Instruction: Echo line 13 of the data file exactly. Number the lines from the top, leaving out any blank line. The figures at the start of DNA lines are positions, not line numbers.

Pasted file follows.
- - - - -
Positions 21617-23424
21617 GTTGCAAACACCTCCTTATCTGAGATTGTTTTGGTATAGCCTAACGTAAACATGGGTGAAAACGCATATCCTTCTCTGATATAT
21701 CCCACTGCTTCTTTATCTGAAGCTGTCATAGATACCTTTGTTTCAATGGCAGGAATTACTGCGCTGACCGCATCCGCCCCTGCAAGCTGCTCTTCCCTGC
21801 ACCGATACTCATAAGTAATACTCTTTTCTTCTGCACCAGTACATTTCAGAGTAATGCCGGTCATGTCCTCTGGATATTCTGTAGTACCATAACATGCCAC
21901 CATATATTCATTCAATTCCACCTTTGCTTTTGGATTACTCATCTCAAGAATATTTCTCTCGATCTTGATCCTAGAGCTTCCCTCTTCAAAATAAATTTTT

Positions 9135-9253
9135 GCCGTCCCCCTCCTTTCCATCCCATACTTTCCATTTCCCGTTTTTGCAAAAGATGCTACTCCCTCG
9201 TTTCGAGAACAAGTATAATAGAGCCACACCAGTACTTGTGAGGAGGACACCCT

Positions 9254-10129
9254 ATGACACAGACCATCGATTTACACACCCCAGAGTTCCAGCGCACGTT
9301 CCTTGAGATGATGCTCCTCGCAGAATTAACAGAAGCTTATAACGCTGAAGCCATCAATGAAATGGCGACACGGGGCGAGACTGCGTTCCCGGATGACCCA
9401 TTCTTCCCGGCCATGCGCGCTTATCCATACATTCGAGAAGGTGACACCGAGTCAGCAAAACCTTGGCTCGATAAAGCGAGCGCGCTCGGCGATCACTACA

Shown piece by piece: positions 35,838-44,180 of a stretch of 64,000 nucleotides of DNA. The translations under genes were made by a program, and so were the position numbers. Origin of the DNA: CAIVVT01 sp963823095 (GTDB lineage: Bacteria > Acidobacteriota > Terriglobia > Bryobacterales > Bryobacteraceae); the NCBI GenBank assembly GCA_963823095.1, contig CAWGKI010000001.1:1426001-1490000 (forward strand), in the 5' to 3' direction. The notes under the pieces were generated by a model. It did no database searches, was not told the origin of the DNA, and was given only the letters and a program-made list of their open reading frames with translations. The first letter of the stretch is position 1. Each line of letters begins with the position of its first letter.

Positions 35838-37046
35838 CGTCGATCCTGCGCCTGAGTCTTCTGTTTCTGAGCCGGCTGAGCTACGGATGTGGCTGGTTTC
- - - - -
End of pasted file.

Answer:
Shown piece by piece: positions 35,838-44,180 of a stretch of 64,000 nucleotides of DNA. The translations under genes were made by a program, and so were the position numbers. Origin of the DNA: CAIVVT01 sp963823095 (GTDB lineage: Bacteria > Acidobacteriota > Terriglobia > Bryobacterales > Bryobacteraceae); the NCBI GenBank assembly GCA_963823095.1, contig CAWGKI010000001.1:1426001-1490000 (forward strand), in the 5' to 3' direction. The notes under the pieces were generated by a model. It did no database searches, was not told the origin of the DNA, and was given only the letters and a program-made list of their open reading frames with translations. The first letter of the stretch is position 1. Each line of letters begins with the position of its first letter.